Prague doctors say Ashya's case sped up UK's acceptance of cancer treatment
BRAIN tumour survivor Ashya King helped to speed up the UK's acceptance of proton therapy by up to nine years, according to scientists.
The six-year-old, from Southsea, sparked an international manhunt back in 2014 when his parents removed him from NHS care to undergo proton therapy in the Czech Republic against the wishes of his doctors.
Ashya was later declared cancer-free and the government agreed to invest £250m in building and equipping two new proton therapy centres in the UK.
The youngster’s doctors say they are celebrating the intensive rise of the treatment across the world – but have warned there is still a long way to go.
Vladimir Vondracek, head of clinical physics at the Protom Beam Therapy centre in Prague, said: ‘The Ashya King case certainly sped up the process of proton therapy becoming more accepted across the world.
‘Moving from photons to protons is inevitable, but maybe if Ashya’s case had not gained so much attention, then it would have taken the UK much, much longer to appreciate the technology. Perhaps six to nine years.
‘Since Ashya was treated at the centre we have had another 35 patients with the same diagnosis, and a 10-fold increase in patients coming from the UK.’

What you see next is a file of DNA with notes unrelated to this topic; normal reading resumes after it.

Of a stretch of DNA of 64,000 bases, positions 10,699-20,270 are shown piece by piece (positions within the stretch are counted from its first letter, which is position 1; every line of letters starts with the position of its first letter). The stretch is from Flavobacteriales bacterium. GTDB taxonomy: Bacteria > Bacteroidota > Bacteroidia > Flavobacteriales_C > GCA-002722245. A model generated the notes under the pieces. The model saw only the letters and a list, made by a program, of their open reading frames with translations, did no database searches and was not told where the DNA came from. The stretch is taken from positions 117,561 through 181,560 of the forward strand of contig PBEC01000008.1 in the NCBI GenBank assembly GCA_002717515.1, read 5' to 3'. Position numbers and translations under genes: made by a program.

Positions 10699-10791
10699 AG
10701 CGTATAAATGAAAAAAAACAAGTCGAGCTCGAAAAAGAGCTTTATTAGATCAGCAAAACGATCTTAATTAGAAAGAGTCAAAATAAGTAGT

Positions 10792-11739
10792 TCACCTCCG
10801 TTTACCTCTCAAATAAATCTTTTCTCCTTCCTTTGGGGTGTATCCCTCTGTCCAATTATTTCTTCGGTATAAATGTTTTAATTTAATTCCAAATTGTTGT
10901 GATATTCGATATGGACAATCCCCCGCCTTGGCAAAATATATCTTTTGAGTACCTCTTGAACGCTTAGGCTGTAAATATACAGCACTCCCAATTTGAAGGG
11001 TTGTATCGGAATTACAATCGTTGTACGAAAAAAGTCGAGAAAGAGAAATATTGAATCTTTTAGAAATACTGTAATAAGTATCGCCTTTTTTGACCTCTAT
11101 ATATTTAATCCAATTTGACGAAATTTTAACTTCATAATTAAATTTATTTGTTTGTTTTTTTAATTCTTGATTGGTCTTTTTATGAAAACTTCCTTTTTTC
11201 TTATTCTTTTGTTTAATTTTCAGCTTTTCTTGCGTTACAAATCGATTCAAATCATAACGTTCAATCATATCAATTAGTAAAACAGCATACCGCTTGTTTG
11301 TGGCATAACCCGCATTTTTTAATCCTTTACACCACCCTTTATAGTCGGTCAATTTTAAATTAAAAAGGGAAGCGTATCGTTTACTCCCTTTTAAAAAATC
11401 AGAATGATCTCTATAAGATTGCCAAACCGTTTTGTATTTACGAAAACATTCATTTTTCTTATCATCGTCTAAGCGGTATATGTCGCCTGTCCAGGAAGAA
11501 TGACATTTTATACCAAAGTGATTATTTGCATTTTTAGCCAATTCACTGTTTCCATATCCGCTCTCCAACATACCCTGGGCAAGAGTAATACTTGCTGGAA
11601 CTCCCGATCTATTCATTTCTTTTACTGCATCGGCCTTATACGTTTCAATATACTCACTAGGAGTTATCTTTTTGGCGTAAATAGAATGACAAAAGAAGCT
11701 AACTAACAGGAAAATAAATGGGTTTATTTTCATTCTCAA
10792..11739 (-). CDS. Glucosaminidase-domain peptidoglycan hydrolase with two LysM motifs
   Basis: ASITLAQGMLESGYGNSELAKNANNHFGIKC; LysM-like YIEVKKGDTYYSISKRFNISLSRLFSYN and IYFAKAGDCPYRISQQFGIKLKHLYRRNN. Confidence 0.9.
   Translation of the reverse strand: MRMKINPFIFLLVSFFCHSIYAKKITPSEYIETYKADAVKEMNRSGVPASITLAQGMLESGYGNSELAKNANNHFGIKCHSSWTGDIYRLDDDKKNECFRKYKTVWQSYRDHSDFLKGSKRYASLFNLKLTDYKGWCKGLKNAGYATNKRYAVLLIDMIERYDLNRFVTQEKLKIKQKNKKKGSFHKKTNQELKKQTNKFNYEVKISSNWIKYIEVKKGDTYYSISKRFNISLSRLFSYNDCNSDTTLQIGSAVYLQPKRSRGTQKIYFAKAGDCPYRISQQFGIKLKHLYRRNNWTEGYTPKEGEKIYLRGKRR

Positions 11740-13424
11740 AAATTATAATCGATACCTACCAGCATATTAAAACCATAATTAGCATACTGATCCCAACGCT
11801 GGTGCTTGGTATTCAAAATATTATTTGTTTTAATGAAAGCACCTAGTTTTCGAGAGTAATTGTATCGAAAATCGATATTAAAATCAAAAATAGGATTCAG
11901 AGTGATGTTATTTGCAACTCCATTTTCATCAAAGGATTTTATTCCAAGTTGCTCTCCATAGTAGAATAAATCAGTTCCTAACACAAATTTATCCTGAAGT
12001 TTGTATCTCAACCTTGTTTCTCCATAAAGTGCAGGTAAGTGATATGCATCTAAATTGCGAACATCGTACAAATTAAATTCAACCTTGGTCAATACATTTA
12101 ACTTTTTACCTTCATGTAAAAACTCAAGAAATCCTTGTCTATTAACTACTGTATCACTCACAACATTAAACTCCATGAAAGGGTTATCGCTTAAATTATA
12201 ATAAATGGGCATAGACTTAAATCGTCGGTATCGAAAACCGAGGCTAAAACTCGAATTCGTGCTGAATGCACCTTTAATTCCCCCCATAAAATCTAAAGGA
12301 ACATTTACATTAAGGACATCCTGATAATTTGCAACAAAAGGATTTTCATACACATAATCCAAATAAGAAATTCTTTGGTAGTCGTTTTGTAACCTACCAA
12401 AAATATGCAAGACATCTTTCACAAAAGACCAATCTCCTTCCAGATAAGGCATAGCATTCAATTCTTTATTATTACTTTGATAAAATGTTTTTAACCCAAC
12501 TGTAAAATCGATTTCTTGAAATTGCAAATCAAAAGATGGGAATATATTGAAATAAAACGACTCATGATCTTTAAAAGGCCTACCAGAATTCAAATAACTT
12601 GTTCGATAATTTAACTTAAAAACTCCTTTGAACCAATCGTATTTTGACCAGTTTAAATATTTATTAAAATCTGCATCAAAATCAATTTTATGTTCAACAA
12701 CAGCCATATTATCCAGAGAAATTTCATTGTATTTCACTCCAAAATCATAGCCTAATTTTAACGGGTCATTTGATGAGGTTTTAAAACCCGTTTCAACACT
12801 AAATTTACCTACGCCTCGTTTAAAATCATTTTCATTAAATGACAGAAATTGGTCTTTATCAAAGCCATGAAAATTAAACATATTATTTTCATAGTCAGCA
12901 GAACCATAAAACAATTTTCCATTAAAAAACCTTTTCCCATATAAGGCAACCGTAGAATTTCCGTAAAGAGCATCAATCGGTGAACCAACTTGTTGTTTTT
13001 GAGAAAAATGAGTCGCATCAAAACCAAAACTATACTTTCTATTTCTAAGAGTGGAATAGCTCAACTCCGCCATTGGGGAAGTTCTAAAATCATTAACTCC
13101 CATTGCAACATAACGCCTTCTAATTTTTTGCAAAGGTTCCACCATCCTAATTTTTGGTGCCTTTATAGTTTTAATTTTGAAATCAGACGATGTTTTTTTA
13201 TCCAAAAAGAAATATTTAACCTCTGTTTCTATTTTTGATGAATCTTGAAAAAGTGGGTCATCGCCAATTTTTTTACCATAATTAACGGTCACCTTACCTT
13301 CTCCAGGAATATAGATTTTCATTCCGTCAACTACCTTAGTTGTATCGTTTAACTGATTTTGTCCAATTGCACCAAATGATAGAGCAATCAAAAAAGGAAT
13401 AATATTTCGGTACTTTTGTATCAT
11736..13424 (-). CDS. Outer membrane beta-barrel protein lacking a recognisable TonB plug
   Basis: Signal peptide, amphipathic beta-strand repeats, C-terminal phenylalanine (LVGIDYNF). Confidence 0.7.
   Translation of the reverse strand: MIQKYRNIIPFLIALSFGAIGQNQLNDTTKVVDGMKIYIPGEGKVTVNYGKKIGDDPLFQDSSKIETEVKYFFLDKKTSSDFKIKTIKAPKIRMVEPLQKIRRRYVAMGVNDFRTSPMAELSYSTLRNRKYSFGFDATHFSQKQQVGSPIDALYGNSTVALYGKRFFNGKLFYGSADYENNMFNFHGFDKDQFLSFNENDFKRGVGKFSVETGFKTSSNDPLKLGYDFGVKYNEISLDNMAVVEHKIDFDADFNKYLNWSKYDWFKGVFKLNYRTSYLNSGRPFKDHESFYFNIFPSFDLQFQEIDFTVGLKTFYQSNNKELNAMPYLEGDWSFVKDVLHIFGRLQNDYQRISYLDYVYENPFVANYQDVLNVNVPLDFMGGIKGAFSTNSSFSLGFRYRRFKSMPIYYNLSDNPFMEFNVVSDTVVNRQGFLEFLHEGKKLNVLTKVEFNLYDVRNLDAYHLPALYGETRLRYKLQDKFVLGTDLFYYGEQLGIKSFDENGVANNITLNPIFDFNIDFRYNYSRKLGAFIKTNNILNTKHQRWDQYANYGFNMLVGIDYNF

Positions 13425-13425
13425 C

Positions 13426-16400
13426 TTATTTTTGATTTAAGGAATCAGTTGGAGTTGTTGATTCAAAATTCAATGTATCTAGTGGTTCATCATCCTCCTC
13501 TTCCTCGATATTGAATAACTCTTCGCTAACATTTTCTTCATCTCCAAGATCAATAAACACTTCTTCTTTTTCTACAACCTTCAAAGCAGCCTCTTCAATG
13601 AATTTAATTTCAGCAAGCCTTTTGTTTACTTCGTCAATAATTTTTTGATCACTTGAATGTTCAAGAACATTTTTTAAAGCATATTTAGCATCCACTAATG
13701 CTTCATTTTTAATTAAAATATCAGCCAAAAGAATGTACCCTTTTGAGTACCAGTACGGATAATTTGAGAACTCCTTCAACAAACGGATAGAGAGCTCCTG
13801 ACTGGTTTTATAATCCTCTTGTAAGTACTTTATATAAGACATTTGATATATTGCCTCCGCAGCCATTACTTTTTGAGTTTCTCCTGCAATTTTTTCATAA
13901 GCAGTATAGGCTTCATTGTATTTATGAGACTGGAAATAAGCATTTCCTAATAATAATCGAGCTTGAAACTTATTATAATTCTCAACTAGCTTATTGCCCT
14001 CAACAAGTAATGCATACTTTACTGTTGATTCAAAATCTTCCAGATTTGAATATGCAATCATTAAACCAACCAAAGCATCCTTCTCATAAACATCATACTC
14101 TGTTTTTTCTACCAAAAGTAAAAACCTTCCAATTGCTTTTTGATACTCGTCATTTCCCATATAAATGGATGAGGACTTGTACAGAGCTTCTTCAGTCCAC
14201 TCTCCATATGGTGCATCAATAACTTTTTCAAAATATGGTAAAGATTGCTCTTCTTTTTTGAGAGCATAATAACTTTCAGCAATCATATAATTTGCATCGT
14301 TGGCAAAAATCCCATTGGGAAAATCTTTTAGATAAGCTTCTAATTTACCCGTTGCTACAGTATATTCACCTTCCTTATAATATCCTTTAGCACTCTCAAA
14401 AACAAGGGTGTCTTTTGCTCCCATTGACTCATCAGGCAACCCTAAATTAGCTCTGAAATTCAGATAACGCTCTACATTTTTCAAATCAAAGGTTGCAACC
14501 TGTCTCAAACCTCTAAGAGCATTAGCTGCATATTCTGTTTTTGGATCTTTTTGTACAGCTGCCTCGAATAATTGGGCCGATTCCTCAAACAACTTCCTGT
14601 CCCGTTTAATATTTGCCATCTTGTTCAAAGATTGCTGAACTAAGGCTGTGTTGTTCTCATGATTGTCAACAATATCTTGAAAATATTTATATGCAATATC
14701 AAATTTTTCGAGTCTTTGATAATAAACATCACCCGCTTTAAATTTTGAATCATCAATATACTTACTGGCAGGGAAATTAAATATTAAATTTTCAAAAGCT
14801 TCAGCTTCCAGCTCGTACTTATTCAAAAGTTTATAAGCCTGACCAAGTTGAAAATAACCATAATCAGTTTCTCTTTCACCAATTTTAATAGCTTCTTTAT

Proton beam therapy uses an accelerated beam of positively-charged particles to attack cancerous cells.
Unlike traditional radiotherapy using X-rays, it can pinpoint the exact area to target, meaning less damage to surrounding tissue.
In Ashya’s case, his brain tumour had already been operated on by doctors in Southampton before his parents sought treatment in Prague.
Two new NHS centres are currently being built in the UK. One will be housed at Manchester’s Christie Hospital and one at University College London.
Until they become operational in 2018, the NHS will continue to refer patients abroad for treatment.
Dr Jiri Kubes, clinical director of the Prague centre, said ‘It’s just a matter of time before people are more aware of proton therapy centres. When we started there were only 35 centres in the world, now there are more than 100.’